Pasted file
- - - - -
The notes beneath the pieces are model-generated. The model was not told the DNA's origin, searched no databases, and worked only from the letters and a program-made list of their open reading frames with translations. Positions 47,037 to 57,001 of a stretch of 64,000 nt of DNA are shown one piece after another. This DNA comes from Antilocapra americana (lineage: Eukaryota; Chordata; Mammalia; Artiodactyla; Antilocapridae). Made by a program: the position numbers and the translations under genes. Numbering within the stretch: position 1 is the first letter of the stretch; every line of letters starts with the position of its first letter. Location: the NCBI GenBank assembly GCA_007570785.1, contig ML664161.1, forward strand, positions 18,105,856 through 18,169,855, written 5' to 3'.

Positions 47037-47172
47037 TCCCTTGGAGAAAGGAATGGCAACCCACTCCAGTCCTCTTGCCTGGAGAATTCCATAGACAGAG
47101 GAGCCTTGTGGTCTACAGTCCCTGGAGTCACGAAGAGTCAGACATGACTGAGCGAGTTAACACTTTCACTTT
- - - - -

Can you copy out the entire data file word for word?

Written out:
The notes beneath the pieces are model-generated. The model was not told the DNA's origin, searched no databases, and worked only from the letters and a program-made list of their open reading frames with translations. Positions 47,037 to 57,001 of a stretch of 64,000 nt of DNA are shown one piece after another. This DNA comes from Antilocapra americana (lineage: Eukaryota; Chordata; Mammalia; Artiodactyla; Antilocapridae). Made by a program: the position numbers and the translations under genes. Numbering within the stretch: position 1 is the first letter of the stretch; every line of letters starts with the position of its first letter. Location: the NCBI GenBank assembly GCA_007570785.1, contig ML664161.1, forward strand, positions 18,105,856 through 18,169,855, written 5' to 3'.

Positions 47037-47172
47037 TCCCTTGGAGAAAGGAATGGCAACCCACTCCAGTCCTCTTGCCTGGAGAATTCCATAGACAGAG
47101 GAGCCTTGTGGTCTACAGTCCCTGGAGTCACGAAGAGTCAGACATGACTGAGCGAGTTAACACTTTCACTTT